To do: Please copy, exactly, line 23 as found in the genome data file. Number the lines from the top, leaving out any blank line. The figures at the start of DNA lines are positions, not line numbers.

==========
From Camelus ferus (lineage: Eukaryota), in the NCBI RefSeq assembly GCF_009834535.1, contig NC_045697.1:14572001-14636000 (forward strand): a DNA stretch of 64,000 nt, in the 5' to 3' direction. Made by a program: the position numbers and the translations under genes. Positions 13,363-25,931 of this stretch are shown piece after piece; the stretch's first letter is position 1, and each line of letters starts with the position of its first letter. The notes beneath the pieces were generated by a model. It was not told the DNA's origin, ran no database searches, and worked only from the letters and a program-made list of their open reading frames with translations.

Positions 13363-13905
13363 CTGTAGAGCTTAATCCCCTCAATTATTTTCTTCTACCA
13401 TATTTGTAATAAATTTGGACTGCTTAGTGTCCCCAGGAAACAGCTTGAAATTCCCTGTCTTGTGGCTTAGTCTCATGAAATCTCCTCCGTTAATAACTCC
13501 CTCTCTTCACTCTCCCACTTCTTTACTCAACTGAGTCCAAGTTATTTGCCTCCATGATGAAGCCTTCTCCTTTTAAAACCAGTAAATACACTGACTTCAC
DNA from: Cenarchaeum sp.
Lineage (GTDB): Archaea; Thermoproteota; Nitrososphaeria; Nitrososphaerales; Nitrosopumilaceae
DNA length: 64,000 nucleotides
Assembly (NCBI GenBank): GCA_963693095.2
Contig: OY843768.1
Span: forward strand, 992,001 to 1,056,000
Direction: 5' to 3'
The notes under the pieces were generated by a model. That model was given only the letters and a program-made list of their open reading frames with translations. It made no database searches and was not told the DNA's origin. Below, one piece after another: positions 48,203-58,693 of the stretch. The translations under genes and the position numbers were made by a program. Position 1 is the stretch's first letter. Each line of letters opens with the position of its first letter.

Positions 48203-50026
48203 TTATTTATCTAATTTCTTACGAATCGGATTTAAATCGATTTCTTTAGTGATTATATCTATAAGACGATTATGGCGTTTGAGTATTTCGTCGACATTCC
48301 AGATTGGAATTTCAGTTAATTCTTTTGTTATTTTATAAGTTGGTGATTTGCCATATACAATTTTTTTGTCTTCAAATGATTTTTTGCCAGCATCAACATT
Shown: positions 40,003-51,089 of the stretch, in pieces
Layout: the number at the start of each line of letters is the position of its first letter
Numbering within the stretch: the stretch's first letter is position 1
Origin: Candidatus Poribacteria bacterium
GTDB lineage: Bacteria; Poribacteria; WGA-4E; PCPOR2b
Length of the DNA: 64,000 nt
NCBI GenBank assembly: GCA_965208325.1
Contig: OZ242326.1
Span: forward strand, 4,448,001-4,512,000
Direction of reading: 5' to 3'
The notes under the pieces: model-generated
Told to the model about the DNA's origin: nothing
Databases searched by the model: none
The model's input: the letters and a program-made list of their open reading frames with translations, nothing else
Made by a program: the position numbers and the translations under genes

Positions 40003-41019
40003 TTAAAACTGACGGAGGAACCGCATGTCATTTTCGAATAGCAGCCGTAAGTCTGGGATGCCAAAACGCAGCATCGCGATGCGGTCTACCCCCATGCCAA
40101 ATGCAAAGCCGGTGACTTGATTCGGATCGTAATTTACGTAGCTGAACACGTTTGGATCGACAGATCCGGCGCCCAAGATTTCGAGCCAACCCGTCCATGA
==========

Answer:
NCBI GenBank assembly: GCA_965208325.1